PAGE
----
Compressible Flow Through Converging-Diverging Nozzles Consider the following converging-diverging nozzle in which a compressible fluid

is flowing.

Assume the flow is frictionless and adiabatic i.e., isentropic. In this case,

γ =

cp

cv ,

p

ργ

=c=

p1

ρ1γ
p

,

p ρ = ρ1 ( ) γ p1

1

.

Mechanical Energy (Bernoulli Balance)

u 2 u12 dp − +∫ =0 2 2 p1 ρ
. The above expression for ρ can be substituted into the pressure integral to obtain γ −1 p p 1 γ1 dp p1 p γ γ ∫ p1 γ = (γ − 1) ρ1 [( p1 ) − 1] ρ1 p 1 . Substituting this relationship back into the Bernoulli balance leads to the following velocity-pressure relationship:
2γ p1 p u = [1 − ( ) (γ − 1) ρ1 p1
2

γ −1 γ

] .

Oftentimes the mass flow rate, is the most important flow characteristic and here it is related to the pressure by the following relationship:

. pCT: pCT 2 γ −1 ) =( . is obtained from the following relationship: 2 uCT =( γ 2γ p1 γpCT γRTCT ) = = = c2 . the maximum occurs when d ( m A) =0 d ( p p1 ) . c. This is the maximum velocity that can be attained at the throat and it is referred to as choking the throat. MW γ + 1 ρ1 ρ CT Thus the gas velocity at the throat of the converging-diverging nozzle under critical conditions is the local speed of sound. Under choking conditions the critical mass flow rate is: mc = AT 2 γ −1 (γp1 ρ1 ( ) . uCT . γ +1 γ +1 If the diffuser section is absent. the flow is essentially that through an orifice in a high-pressure reservoir with applications in the performance of rupture disks. The latter constraint leads to the definition of a critical pressure ratio at the throat. p1 γ +1 Then the critical velocity at the throat. The maximum value of γ −1 γ p ]( ) γ p1 2 m occurs at the throat of the converging-diverging A nozzle but it also depends on pressure. where AT is the cross sectional area of the throat.m 2γ p ( )2 = p1 ρ1[1 − ( ) A (γ − 1) p1 .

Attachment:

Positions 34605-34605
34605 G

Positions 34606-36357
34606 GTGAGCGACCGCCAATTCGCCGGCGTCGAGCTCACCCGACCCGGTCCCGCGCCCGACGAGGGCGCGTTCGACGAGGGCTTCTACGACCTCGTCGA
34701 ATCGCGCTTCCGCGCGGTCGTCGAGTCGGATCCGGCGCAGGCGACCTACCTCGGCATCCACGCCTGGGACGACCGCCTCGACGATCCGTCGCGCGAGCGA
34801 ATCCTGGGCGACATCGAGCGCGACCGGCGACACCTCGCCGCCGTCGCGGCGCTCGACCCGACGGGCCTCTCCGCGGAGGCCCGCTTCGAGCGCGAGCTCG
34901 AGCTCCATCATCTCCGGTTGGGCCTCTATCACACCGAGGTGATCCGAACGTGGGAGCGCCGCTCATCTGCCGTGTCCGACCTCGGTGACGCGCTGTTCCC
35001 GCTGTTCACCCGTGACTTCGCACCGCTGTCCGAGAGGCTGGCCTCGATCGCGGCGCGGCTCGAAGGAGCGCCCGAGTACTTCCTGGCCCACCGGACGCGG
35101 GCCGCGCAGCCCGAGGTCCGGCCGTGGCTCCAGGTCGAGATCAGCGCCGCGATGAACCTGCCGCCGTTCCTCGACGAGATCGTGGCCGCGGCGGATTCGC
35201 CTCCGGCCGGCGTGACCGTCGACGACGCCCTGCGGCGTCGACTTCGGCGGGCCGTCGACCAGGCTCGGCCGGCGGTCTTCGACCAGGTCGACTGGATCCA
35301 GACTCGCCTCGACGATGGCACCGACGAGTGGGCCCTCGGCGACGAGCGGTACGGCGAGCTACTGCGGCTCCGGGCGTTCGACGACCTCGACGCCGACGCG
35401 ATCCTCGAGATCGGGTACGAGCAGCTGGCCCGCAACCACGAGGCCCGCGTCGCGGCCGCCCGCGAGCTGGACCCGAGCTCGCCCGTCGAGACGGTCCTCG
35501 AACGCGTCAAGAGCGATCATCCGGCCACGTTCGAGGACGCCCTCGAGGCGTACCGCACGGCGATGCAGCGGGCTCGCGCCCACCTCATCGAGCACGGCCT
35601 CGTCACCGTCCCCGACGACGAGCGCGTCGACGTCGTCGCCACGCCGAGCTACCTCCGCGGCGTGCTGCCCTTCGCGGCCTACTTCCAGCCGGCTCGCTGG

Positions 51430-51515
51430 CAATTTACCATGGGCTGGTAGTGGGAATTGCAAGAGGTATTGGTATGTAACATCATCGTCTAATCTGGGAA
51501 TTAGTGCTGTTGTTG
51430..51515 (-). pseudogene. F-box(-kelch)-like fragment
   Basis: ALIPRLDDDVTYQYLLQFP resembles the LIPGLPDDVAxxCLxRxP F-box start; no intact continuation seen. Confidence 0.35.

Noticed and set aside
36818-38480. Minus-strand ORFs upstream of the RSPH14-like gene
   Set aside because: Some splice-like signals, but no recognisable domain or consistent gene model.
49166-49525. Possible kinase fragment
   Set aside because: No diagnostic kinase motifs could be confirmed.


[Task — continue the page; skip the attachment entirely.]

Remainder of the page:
e. In this case the velocity increases as the area decreases and attains a maximum u < c at the throat and then the velocity deceases in the diverging section. Case I: u<c. In this case there is subsonic flow at the throat and p 2γp1 u= [1 − ( 1 ) p (γ − 1) ρ1 γ −1 γ  = ρ T AT uT m where a subscript T denotes the throat of the converging-diverging nozzle.Example 1.. Ma<1. i. . everywhere.

There is one value of o .2. This occurs when the pressure at the outlet of the nozzle. a sudden change in pressure. i. 2 Ao γ +1 γ +1 .. 3. In this case γp c = T ρT 2 and 2γp1 p γp1 = [1 − ( T ) p1 ρ1 (γ − 1) ρ1 1 γ −1 γ ] . i. occurs somewhere down stream of the throat. In this case a shock. Case II: Sonic speed at the throat. p1 γ +1 This ratio is approximately ½ for common gases. then the equation can be recast in the pressure..e. γ +1 γ +1 γ +1 This equation can be solved for the ratio of outlet pressure to reservoir po p .e.. p o . for which no shock occurs in a welldesigned nozzle. i. Let x ≡ p1 p1 form: A (γ − 1) 2 γ −1 x 2 − x γ +1 − ( T ) 2 ( ) =0 . is lower than the value necessary to p produce a sonic velocity at the throat. o . Since the process is assumed to be isentropic ρT p = ( T )γ ρ1 p1 and γ p 2 γ −1 ( T)=( ) .e. u=c. Case III: u>c somewhere in diverging section.. p1 p E in the previous figure. Determination of p C and p E (see the previous figure) leads to the following equation after some lengthy algebra: p 2 Ao2 po γ ( ) [1 − ( o ) AT p1 p1 2 γ −1 γ 2 γ −1 2 ) )( ] = (γ − 1)( .e. i.

This equation can be solved using Newton’s method to yield x ≈ 0.925 . Thus.108) = 3.There are two roots of this equation representing the values pE on the previous plot. throat and 2 in exit diameter.8 psia . Once the gas. Thus. i. p1 pC and p1 γ and the geometry of the nozzle. for example.936) = 32. Here x 2 − x 2.3 − 0.3 flowing from a tank through a Consider a gas with γ ≡ converging-diverging nozzle of 1 in. Ao cp cv = 1. . if po = 20 psia .0129 = 0 . it follows that pC = (35)(0.108 and x ≈ 0.. the two pressures can be computed.7 psia p E = (35)(0. Example A1 . The pressure in the tank is 35 psia. a shock would occur somewhere in the diverging section of the nozzle. Determine po and pc.e.

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